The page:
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NUTRIENTS ANDFLORIDASCOASTALWATERSNUTRIENTS ANDFLORIDASCOASTALWATERSby Jennifer Hauxwell Charles Jacoby Thomas K. Frazer John Stevely SGEB-55THELINKSBETWEENPEOPLE, INCREASEDNUTRIENTSANDCHANGESTOCOASTALAQUATICSYSTEMS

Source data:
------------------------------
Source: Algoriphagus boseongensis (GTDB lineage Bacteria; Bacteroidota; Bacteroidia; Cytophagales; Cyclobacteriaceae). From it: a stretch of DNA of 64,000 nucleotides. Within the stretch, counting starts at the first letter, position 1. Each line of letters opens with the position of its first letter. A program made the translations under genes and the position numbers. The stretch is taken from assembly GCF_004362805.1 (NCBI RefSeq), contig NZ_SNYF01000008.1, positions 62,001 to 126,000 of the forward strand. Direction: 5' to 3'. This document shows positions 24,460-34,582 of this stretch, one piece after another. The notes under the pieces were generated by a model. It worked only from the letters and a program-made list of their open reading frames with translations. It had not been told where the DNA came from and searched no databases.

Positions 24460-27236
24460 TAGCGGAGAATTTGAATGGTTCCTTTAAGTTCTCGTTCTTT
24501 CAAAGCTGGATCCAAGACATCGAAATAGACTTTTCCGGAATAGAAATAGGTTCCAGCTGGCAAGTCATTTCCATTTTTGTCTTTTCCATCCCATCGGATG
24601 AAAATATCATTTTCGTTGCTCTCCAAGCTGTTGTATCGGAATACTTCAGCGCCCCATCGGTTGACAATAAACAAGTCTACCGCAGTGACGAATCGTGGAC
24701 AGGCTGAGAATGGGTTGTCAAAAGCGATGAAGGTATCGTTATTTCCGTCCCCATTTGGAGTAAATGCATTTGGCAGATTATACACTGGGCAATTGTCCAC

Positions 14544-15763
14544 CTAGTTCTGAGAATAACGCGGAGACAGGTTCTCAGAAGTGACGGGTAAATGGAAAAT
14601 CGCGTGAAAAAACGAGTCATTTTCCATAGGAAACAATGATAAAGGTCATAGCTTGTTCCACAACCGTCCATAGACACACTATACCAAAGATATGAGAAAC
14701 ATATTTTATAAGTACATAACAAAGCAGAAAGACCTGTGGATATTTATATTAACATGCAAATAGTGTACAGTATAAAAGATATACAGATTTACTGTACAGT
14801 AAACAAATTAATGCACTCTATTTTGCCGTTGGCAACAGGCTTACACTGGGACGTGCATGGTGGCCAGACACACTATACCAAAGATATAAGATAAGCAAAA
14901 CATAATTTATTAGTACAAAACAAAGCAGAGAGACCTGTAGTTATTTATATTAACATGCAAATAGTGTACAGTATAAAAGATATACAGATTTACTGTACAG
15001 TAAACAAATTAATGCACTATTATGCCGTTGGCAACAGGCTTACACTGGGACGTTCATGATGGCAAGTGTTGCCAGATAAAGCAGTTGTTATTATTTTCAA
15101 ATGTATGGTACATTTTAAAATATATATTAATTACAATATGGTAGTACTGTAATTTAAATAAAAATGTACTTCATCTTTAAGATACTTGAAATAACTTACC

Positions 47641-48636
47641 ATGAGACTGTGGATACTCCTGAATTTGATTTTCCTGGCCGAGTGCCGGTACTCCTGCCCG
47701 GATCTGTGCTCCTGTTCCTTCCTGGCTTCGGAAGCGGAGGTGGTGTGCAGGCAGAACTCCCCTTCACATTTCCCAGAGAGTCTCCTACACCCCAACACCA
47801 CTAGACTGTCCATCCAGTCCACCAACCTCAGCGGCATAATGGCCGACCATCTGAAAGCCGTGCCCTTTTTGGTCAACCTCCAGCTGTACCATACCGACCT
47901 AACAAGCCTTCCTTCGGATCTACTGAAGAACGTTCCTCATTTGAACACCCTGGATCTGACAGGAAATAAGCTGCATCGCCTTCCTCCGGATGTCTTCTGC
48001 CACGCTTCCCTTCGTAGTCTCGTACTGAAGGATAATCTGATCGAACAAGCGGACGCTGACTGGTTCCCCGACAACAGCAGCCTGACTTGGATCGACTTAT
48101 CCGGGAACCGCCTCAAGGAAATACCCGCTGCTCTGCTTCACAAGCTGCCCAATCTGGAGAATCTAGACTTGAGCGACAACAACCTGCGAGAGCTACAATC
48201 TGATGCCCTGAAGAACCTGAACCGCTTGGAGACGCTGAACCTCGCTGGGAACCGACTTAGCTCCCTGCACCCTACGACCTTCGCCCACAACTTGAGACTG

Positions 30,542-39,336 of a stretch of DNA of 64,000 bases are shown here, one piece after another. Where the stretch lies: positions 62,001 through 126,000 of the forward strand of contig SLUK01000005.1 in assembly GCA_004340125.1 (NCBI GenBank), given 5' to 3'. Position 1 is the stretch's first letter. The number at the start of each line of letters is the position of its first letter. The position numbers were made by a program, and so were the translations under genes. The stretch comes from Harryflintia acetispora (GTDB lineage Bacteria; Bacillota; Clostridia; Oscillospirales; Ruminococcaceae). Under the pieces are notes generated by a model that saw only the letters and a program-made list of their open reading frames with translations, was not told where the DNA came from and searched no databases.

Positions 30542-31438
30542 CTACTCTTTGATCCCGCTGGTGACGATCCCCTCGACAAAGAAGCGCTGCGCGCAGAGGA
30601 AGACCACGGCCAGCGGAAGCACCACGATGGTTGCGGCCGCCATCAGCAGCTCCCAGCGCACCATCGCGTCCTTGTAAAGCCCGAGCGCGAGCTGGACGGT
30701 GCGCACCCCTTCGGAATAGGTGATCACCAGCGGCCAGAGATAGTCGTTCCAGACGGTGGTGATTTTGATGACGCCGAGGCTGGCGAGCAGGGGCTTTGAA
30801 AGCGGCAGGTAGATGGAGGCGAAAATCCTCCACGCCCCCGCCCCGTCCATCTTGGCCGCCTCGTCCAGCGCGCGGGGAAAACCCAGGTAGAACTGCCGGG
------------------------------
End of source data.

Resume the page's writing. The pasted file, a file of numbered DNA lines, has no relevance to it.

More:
AcknowledgmentsWe thank Bill Seaman for initiating this effort, and Dorothy Zimmerman and Steve Kearl for guiding it through the editorial process. Kenneth Louis Clark waded through our suggestions and expertly prepared the illustrations. Regina Cheong dealt with the layout cheerfully, efficiently, and effectively. The Authors Jennifer Hauxwell Department of Natural Resources Research Center Wisconsin Department of Natural Resources 1350 Femrite Drive Monona, Wisconsin 53716 Charles Jacoby Department of Fisheries and Aquatic Sciences University of Florida 7922 NW 71stStreet Gainesville, Florida 32653-3071 Thomas K. Frazer Department of Fisheries and Aquatic Sciences University of Florida 7922 NW 71stStreet Gainesville, Florida 32653-3071 John Stevely Florida Sea Grant Extension Program 1303 17thStreet West Palmetto, Florida 34221-5998 This publication was supported by the National Sea Grant College Program of the U.S. Department of Commerces National Oceanic and Atmospheric Administration (NOAA) under NOAA Grant No. 76 RG-0120, and by the UF/IFASCenter for Natural Resources. The views expressed are those of the authors and do not necessarily reflect the views of these organizations. Additional copies are available by contacting Florida Sea Grant, University of Florida, PO Box 110409, Gainesville, FL, 32611-0409, (352) 392-5870. Cover photo: Aerial of North Fork of the St. Lucie River. Photo courtesy of South Florida Water Management District. NUTRIENTSANDFLORIDASCOASTALWATERS:THE LINKSBETWEENPEOPLE,INCREASEDNUTRIENTS,ANDCHANGESTOCOASTALAQUATICSYSTEMS All of us benefit from healthy coastal ecosystems. If we want our recreational, commercial and other social benefits to continue, we have a responsibility to protect the health of these systems. Balancing protection and use of coastal systems creates some difficult decisions. Florida Sea Grant recognizes the importance and complexity of such decisions. As part of its efforts to enhance the practical use and conservation of coastal and marine resources, it contributes to informed debate by producing and distributing objective, valuable, and understandable information.In or der to produce such information, Florida Sea Grant works with scientists from many collaborating organizations. This brochure represents one of Florida Sea Grants efforts to generate understanding and debate. In collaboration with researchers from the University of Florida, we introduce an important and complex topic: how nutrients function in coastal aquatic systems and how human activities affect these natural cycles. Although a full explanation of nutrient dynamics is beyond the scope of this brochure, it does help us understand and manage these important phenomena. Florida Sea Grant also recognizes that the issues related to use and protectionof F loridas coast extend beyond nutrients in coastal waters. For that reason, it is producing other documents to accompany this one. For example, Submarine Groundwater Discharge: An Unseen Yet Potentially Important Coastal Phenomenon (SGEB-54) has been released. A citizens guide to Floridas estuaries is in preparation. We ask that you read this material and pursue some of the additional information. We also ask that you contact us with questions or comments. Florida Sea Grants ability to achieve its objectives and our collective ability to ensure sustainable use of coastal systems depend, in large part, on your involvement and input. Thank you for your time and interest. Charles Jacoby Extension Specialist, Estuarine Ecology Leader, Florida Sea Grant Coastal Environmental and Water Quality Design Team